# Power at fundamental frequency

1. Jul 8, 2007

### maurom

Hi all,
reading an article I've encountered the concept of power at the fundamental frequency, google didn't help me. Could you please give to me any hint about this problem? It is at least one week I'm dealing to understand what the "fundamental power" is!!!
there is a kind of wave, express as:
Y(t)=a1*sin(omega*t)+b1*cos(omega*t)+a2*sin(2*omega*t)+b2*cos(2*omega*t)+a3*sin(3*omega*t)+b3*cos(3*omega*t)
they say that fundamental power is:
a1^2+b1^2
and the square error of the fundamental power is sqrt(2(SE(a1)^4 + SE(b1)^4))

to me it seems quite strange! The power of wave is the work/time, but I guess that the fundamental power it not related to the work/time meaning.
And anyway, how it can be approximated to the squared amplitudes???
also how the square error of fundamental power becomes the dirty thing I wrote above!!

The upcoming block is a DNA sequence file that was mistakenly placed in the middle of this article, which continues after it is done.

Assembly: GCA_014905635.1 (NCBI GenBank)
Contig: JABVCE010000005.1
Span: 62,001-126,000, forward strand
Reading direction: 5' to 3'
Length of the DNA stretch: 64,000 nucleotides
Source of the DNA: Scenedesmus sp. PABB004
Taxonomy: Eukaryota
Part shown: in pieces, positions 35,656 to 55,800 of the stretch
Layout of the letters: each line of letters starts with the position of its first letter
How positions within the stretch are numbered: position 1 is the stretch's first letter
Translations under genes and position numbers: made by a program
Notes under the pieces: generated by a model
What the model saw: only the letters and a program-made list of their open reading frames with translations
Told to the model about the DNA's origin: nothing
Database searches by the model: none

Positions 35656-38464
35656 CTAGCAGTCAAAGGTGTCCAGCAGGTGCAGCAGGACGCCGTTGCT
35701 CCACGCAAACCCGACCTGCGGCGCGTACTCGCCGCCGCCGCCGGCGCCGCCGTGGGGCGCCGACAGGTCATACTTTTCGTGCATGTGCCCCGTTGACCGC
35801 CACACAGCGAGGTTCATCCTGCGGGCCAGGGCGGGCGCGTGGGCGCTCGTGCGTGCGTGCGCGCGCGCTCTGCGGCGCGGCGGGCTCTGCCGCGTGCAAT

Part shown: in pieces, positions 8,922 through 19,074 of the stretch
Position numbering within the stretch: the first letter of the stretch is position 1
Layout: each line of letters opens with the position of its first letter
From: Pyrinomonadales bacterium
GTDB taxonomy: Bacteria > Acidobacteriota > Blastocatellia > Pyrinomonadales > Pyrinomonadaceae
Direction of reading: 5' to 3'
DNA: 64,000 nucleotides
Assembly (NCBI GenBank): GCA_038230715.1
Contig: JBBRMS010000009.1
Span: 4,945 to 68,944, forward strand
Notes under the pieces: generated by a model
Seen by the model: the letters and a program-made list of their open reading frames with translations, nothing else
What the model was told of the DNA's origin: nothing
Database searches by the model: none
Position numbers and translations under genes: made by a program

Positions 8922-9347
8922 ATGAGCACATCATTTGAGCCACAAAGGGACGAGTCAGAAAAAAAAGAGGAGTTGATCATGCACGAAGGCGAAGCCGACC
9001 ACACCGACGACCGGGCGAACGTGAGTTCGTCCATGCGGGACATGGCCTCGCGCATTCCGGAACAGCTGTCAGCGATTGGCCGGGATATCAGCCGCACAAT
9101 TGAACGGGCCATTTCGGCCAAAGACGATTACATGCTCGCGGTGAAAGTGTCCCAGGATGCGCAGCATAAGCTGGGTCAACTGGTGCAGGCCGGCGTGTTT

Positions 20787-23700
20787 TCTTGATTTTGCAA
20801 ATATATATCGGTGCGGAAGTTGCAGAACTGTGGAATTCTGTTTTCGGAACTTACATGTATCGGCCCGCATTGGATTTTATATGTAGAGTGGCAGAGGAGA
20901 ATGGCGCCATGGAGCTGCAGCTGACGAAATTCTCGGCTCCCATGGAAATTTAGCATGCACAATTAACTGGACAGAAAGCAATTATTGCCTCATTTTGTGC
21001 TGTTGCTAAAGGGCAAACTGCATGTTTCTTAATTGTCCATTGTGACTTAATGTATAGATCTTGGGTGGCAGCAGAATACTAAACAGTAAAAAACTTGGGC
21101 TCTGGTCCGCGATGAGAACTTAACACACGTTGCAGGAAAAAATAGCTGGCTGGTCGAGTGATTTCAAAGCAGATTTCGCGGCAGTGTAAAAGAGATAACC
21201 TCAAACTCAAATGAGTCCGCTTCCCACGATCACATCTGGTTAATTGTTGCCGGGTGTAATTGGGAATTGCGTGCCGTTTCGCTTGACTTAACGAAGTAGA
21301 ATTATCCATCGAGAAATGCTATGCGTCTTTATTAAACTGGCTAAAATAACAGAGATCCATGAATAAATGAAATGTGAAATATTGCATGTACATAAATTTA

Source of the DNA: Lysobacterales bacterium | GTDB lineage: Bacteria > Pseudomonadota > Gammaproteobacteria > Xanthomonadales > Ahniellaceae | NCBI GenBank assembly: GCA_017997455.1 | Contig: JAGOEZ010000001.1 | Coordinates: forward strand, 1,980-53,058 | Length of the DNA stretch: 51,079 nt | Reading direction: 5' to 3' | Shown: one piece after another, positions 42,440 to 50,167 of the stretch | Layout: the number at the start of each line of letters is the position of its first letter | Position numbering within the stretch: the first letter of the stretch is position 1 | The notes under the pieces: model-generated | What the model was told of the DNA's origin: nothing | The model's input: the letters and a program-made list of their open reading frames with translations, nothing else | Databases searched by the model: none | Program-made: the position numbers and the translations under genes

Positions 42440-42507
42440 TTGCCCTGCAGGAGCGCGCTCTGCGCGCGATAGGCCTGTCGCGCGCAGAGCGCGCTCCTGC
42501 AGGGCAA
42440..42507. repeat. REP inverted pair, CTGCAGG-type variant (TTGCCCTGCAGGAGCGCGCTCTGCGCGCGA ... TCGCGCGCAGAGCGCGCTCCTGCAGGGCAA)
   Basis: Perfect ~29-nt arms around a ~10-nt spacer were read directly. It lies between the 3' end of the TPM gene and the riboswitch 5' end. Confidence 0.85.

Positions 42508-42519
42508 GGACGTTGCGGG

thanks a lot,
Mauro

P.S the article is:
Methods for Diagnosis and Treatment. of Stimulus-Correlated Motion in Generic Brain Activation Studies Using fMRI.
www-bmu.psychiatry.cam.ac.uk/sitewide/publications/journal/bullmore99met.pdf
and the formula I'm talking about is at the beginning of page 42.

2. Jul 8, 2007

### mathman

It looks like the article is using a Fourier expansion of a signal with period omega. The first pair of terms is the fundamental, and the others are overtones (integer multiples of the fundamental).

3. Jul 8, 2007

### maurom

yes, it seems something derived from a fourier expansion, but actually the sum of sin and cos are there for other reasons. In fact, is to correct for interpolation errors aligning images: that comes from the work of Bullmore et al. cited just above the formula, and the frequency should be the frequency of the time series. By the way, this is not really important to answer my question, I guess!
I can not get the meaning of "power at a certain frequency", it doens't make any sense to me! Or at least, not in a physics way!!!!
I got a guessing answering to you.... maybe the power refers to the statistical power (http://en.wikipedia.org/wiki/Statistical_power) or the probability that a false positive doesn't occur!
may be....

4. Jul 8, 2007

### Claude Bile

Think of power at a certain frequency (or frequency interval) as the power you would get passing through a filter that only passes the frequency (or frequency interval) of interest.

Claude.